In July, we shared our plans to analyse the financial health of nonprofits in research and scholarship, with the aim to baseline the financial indicators of nonprofit organisations within the open research ecosystem, in order to develop measures of organisational health and well-being.

To gather the community’s early input and feedback on our approach, we hosted a community discussion earlier this week. Tania Hernández, our Research Data Analyst, presented our approach — including the goals of this work, further context on the financial ratios we proposed and their significance, example data, and questions we are considering as we look towards next steps for this research.

We deeply appreciate the thought-provoking questions, insightful reflections, and constructive feedback from the 20+ participating experts, who represented financial and organisational leadership for the non-profits explored in this work, and other members of the open research ecosystem.

Here, we share the recording, slides, and shared notes from the community discussion, as well as a summary of some of the questions raised during the session.

Questions from the community

  • On the initial focus on 501(c)(3) / 501(c)(6) organizations: “What evidence is there to suggest that an initial focus on US 501(c)(3)/(6)s will provide information about the broader financial health of the scholarly infrastructure ecosystem, and what consideration has been given to biases this may introduce?”

    This follows our approach to building the initial prototype for the Catalog of Open Infrastructure Services (COIs). Our goal with this initial exploration is to build a prototype for this analysis — to understand the questions to ask regarding the financial health of organizations in the open infrastructure ecosystem, with the public filings and information available from these organizations. We recognize the biases introduced through only looking at US-based nonprofits, and we intend to expand our analysis to other types of organizations in the open research and infrastructure space in other countries, first prioritizing those where public data is available.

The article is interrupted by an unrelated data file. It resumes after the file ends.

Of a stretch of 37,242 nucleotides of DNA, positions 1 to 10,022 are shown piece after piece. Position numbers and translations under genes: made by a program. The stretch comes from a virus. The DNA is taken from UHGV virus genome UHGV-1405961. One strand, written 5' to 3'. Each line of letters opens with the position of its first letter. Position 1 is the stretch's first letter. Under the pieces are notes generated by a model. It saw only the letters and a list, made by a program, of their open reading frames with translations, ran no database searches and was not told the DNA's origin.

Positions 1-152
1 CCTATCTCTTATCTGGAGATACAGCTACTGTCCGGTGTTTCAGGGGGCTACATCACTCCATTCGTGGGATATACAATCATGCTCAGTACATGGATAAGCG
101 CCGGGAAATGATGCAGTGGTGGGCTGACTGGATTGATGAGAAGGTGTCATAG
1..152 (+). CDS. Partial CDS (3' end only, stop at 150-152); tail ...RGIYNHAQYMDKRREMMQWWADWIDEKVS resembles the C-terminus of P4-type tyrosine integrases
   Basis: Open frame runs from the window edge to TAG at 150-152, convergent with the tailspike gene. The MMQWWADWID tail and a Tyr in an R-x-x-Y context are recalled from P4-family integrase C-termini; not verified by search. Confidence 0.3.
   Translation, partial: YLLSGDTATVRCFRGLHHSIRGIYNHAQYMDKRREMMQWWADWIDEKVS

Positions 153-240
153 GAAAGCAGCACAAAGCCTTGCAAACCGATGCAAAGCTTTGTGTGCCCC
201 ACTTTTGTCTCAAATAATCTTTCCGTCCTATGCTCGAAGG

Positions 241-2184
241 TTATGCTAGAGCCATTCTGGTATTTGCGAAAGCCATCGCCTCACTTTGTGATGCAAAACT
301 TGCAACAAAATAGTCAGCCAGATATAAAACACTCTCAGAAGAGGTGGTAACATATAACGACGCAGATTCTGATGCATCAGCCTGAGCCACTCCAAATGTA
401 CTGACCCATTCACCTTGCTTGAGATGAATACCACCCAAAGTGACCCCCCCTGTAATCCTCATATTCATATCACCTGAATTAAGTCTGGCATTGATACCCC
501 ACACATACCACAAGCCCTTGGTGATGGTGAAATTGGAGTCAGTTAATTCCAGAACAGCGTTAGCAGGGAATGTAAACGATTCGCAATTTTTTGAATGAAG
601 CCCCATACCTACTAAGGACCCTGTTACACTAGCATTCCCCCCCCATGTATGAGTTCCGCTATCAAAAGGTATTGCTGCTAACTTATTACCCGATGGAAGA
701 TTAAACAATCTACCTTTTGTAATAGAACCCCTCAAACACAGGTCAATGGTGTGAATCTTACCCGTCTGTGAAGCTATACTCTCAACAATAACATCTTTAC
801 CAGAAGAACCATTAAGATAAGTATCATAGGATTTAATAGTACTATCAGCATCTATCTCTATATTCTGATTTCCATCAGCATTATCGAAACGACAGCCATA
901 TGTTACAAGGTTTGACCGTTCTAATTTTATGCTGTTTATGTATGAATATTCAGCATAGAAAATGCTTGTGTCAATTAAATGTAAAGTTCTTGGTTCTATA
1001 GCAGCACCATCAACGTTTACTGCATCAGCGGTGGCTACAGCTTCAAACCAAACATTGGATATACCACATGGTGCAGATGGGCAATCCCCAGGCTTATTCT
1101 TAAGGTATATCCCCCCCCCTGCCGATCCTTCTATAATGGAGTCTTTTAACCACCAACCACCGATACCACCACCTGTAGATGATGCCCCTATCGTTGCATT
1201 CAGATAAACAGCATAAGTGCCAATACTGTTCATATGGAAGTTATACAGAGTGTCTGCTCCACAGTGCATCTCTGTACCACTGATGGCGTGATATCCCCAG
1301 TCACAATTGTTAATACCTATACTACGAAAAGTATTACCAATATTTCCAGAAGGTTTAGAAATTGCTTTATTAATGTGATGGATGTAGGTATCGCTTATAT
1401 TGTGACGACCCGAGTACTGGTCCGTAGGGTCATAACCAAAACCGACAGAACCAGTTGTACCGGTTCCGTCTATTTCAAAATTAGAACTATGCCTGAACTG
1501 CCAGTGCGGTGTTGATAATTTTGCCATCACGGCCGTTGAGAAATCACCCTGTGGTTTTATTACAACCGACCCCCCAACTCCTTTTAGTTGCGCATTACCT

• On the validity of the desired thresholds: “What work has been done to determine if the proposed “broad standards” are specifically useful for analyzing the financial health of scholarly infrastructure organizations, as opposed to, say, public charities?”

    It is a goal of this analysis to look at ratios, indicators, and thresholds that are specifically relevant to the open infrastructure/open research ecosystem. We start by learning from and building upon the commonly accepted standards in the nonprofit sector by looking at practitioner and academic sources (e.g., Covens, 2020; Ittelson, 2017; Prentice, 2016; Sanchez, 2021). We also understand that in order for these ratios, indicators, and thresholds to serve the open infrastructure community, they need to factor in the realities specific to this sector, and be iteratively developed with the community’s input and feedback. Following the completion of this analysis, we commit to sharing the preliminary findings with the organizations involved in this initial phase, engaging in more dialogue to solicit additional feedback, and continue to explore the questions that surfaced in our community call to further improve this work.